Ethics Complaints Against Brett Kavanaugh Moved to Colorado Federal Court
Ethics complaints stemming from statements Brett Kavanaugh made during his confirmation process have been passed on to federal judges in Colorado.
Public ethics complaints filed against Brett Kavanaugh arising out of his confirmation will be investigated by the 10th U.S. Circuit Court of Appeals in Denver, Colorado and other neighboring states. Kavanaugh was appointed as a justice on the Supreme Court after a controversial nomination process which included him testifying before the Senate Judiciary Committee that he did not sexually assault Christine Blasey Ford when they were in high school.
The complaints filed against the new Supreme Court justice stem from statements he made during his confirmation hearings. Exact details of the complaints were not made public. However, D.C. Circuit Judge Karen Henderson acknowledged the complaints last week and said they “seek investigations … of the public statements he has made as a nominee to the Supreme Court.”
The complaints were submitted to the U.S. Court of Appeals for the District of Columbia Circuit, which is Kavanaugh’s old court. The first three of the 15 total complaints were received on September 20th, a week before Kavanaugh testified before the committee and denied Ford’s allegations.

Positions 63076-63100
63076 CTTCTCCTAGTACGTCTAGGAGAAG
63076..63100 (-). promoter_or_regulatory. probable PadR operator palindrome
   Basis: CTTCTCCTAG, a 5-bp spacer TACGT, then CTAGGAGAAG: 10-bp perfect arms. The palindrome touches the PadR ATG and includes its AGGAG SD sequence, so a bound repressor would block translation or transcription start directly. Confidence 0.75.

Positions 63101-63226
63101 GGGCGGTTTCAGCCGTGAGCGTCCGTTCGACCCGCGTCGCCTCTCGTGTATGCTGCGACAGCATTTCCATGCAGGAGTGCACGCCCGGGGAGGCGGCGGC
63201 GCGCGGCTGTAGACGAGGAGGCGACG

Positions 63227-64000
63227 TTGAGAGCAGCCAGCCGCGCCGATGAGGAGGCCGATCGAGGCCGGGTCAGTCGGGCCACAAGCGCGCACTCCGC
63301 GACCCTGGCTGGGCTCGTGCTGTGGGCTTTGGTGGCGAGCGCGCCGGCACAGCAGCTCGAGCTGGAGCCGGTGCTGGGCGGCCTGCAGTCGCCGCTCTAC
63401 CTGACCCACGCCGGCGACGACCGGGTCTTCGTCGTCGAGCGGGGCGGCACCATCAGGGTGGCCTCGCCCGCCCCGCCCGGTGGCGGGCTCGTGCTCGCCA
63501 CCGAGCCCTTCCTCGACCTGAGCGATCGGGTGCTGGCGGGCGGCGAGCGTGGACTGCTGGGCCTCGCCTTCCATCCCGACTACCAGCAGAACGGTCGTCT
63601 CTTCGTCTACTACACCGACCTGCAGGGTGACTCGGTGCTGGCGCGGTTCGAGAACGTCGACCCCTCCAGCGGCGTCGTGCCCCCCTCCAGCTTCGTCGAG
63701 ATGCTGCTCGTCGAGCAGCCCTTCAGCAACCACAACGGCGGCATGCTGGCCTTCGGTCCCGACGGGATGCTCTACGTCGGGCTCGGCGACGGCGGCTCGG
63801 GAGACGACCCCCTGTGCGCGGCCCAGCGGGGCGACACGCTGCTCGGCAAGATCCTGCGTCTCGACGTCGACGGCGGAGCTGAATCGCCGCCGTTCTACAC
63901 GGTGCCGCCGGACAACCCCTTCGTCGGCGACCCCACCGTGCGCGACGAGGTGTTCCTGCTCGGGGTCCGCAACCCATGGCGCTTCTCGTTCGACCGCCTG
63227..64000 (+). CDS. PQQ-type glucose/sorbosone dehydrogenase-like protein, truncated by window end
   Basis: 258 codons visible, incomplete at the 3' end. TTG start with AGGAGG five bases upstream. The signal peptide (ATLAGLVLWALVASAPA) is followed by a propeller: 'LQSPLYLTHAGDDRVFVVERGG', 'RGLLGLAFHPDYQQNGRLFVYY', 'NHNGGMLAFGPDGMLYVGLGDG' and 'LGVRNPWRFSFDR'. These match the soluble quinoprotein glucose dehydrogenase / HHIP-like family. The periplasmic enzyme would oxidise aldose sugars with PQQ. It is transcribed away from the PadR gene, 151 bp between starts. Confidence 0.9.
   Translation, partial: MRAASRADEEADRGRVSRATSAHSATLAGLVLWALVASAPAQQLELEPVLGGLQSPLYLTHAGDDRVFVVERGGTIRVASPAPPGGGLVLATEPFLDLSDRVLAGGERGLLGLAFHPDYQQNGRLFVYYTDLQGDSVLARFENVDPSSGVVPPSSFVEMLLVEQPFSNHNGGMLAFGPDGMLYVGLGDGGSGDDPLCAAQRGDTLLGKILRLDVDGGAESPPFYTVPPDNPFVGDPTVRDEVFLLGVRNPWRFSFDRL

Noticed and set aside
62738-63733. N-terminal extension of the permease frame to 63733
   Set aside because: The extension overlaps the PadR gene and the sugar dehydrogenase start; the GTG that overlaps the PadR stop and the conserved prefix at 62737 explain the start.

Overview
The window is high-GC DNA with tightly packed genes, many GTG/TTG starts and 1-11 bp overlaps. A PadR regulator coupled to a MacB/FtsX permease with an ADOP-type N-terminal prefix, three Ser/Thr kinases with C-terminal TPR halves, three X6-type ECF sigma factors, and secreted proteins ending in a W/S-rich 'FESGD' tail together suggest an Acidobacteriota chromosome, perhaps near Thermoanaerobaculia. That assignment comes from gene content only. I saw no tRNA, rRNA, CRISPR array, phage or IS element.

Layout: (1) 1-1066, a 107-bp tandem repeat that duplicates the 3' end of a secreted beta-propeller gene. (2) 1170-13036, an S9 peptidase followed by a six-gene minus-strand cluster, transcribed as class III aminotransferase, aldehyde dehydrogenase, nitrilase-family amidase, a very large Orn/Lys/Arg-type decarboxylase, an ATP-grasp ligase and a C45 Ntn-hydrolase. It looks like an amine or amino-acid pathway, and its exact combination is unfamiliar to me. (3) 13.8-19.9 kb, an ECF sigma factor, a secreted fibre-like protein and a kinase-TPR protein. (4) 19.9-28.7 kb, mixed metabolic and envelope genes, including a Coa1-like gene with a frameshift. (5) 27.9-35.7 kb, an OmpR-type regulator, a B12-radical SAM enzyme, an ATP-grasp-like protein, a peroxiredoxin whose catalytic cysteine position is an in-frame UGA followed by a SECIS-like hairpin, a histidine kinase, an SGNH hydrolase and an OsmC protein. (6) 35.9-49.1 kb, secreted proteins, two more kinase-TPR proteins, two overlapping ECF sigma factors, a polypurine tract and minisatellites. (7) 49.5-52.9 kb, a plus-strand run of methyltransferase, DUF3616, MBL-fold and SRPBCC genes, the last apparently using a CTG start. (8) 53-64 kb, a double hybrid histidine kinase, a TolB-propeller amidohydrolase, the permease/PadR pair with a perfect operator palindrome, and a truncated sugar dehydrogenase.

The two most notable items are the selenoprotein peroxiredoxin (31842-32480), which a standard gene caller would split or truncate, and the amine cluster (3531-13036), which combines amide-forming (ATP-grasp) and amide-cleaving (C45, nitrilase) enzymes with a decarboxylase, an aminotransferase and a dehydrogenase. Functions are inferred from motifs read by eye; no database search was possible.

In the U.S. judicial system, the public is allowed to file complaints against federal judges which are then typically dealt with by experienced judges in the region where the judge serves. The judges receiving the complaints either dismiss the complaints outright, have local judges investigate them or ask Chief Justice Roberts who, as head of the federal judiciary, can assign the complaints to judges in another part of the country.
Chief Justice Roberts moved the complaints to the Denver Court, where Judge Timothy Tymkovitch, chief judge of the 10th Circuit Court, will be in charge of the complaints against Kavanaugh. There is a chance the complaints will never be heard if the lower court rules they have no jurisdiction over a Supreme Court justice.
Ethics experts disagree on whether the ethics complaints have any standing.
Arthur Hellman, an ethics professor at the University of Pittsburgh, told Courthouse News that the court may be forced to determine “that intervening events have rendered the allegations moot or make remedial action impossible.”
Stephen Gillers, an ethicist with the New York University disagreed and said that the complaints aren’t moot “but may be found not to be meritorious in the end.”
The complaints “allege misconduct that occurred while Kavanaugh was on the D.C. Circuit and subject to the Code of Conduct for U.S. Judges. Any violation of the Code does not disappear because he is now on another federal court,” Gillers said in an email to Courthouse News.
Merrick Garland, the chief judge of the D.C. Circuit typically deals with complaints that border on professional ethics with judges, but recused himself from the case. He was a former nominee to the Supreme Court under the Obama administration, but Senate Republicans refused to consider his nomination during an election year.
Judge Timothy Tymkovich who is now handling the ethics complaints against Kavanaugh was on President Trump’s list of possible nominees to the U.S. Supreme Court.